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What do Rolling Stone, Harvey Weinstein, and Bill Cosby have in common? The law of defamation.

The last two years have been exceptionally active for defamation cases in matters involving allegations of sexual harassment or assault. Just during the last week, for example, a lawyer for Harvey Weinstein announced that he intends to sue the New York Times following an explosive story alleging he has sexually harassed actresses and workers at his company for years. (That story was quickly followed by an even more damning story in The New Yorker; that story’s author, Ronan Farrow, reports that Weinstein has also threatened him with suit.) In cases involving the same legal principles and similar allegations—but the opposite party alignment—a number of Bill Cosby’s accusers are suing him for statements that they say paint them as liars (and at least one such suit has been allowed to move forward, though two others have been dismissed; the judge overseeing the cases drew a distinction between statements that disputed an accuser’s credibility based on disclosed, non-defamatory facts, and statements that implied the existence of non-disclosed defamatory facts). And a disastrously poorly fact-checked story published in Rolling Stone about an alleged rape at the University of Virginia has spawned a series of lawsuits and, most recently, an interesting opinion by the Second Circuit Court of Appeals concerning the viability of a lawsuit by UVA students who claimed that the article defamed them.

In the Rolling Stone article, since retracted, the magazine presented “a detailed account of an alleged violent gang rape” perpetrated at the Phi Kappa Psi fraternity house at the University of Virginia by “seven male participants and two male onlookers.” The article also detailed alleged deficiencies in the University’s response to the rape. The account proved to be, as the Second Circuit puts it, “fabricated.” Following the article’s publication, a former UVA associate dean—depicted in the article as discouraging the victim from reporting her alleged assault—sued its author and the magazine for defamation; her case went to trial and resulted in a three million dollar verdict. Separately, a group of undergraduate students and members of the fraternity sued, alleging that the article (and a related podcast) had defamed them by identifying them individually as supposed participants in the rape and collectively as members of a group of Phi Kappa Psi brothers at the time of the supposed rape.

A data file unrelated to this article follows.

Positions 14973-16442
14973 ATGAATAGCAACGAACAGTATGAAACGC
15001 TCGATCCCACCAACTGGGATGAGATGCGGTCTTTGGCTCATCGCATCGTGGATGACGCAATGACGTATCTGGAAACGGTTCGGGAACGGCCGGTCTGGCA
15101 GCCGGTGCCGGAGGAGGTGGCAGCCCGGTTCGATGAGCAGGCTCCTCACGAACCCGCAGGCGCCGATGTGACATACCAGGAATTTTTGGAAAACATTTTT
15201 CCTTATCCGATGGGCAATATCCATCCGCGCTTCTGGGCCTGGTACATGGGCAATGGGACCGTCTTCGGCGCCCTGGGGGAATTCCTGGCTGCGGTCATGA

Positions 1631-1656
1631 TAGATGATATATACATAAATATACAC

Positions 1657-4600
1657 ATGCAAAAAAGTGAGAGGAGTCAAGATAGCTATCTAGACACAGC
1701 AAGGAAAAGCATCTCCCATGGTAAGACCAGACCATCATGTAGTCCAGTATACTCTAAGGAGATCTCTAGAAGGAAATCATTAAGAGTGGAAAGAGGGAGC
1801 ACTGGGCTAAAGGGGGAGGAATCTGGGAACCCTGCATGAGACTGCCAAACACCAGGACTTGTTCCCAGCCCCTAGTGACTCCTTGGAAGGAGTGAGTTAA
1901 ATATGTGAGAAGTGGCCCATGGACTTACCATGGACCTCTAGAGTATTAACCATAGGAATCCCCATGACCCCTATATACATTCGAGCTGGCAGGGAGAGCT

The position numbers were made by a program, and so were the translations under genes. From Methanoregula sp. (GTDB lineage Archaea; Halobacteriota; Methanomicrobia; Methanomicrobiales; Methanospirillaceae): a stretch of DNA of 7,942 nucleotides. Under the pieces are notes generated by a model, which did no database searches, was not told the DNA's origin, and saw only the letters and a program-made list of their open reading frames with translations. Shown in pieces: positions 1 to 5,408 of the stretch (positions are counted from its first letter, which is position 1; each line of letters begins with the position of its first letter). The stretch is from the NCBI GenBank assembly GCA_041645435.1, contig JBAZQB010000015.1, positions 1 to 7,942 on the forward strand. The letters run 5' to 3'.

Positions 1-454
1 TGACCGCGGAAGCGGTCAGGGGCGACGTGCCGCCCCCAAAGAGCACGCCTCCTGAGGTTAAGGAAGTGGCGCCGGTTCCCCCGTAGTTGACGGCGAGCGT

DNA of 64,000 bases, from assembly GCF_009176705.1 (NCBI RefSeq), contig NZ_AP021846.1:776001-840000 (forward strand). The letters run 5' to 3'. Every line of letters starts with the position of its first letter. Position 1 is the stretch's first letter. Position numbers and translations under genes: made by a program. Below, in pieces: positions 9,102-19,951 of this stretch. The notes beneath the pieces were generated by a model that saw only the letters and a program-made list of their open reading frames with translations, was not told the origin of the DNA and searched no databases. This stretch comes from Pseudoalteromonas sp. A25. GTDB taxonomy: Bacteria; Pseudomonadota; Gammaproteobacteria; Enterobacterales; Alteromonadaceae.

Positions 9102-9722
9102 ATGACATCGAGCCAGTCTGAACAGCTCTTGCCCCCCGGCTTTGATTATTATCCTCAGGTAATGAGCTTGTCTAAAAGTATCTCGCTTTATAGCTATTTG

The District Court judge who first heard the case granted a motion to dismiss, finding that the plaintiffs had not been specifically enough identified in the article to have grounds to sue; the plaintiffs appealed, and the Second Circuit has now reinstated the claims of two of the students who claimed that the article specifically identified them individually, and of the group, on the grounds that all Plaintiffs were defamed as members of the fraternity.

Under the law of New York (applicable to that case) defamation involves: “(1) a false statement that is (2) published to a third party (3) without privilege or authorization, and that (4) causes harm, unless the statement is one of the types of publications actionable regardless of harm.” (Defamation is a state law claim, but most states formulate it similarly.) The false statement must be about the plaintiff, not another person or someone unidentifiable. The Second Circuit concluded that while the article did not actually identify any individual student by name or even by a very specific description as being among the purported rapists, the details that it did provide were sufficient to lead readers to identify two of the three plaintiffs as likely being among them. In addition—and more significantly—the court also found that the article defamed members of the fraternity during the period in question as a group. The court stated: “Taking the allegations in the Article together, a reader could plausibly conclude that many or all fraternity members participated in alleged gang rape as an initiation ritual and all members knowingly turned a blind eye to the brutal crimes.”

The most obvious lesson of the Rolling Stone/UVA article debacle is that journalists should carefully fact-check stories before publishing them—particularly where the stories are likely to prove almost inexpressibly damaging to the reputations of those they accuse. But a second lesson is that simply not naming or providing a detailed description of a person accused of wrongdoing will not shield the author of such an accusation from a defamation claim. In at least limited circumstances, the Second Circuit has indicated that individuals who are mistakenly or falsely identified as rapists or criminals may be able to bring claims for defamation, even where their accusers never specifically identified them. That said, the Rolling Stone article and its aftermath presented an unusually dramatic set of circumstances. It remains to be seen whether courts will apply a similar analysis in circumstances where accusations are less widely publicized, less sensational, or less clearly false.

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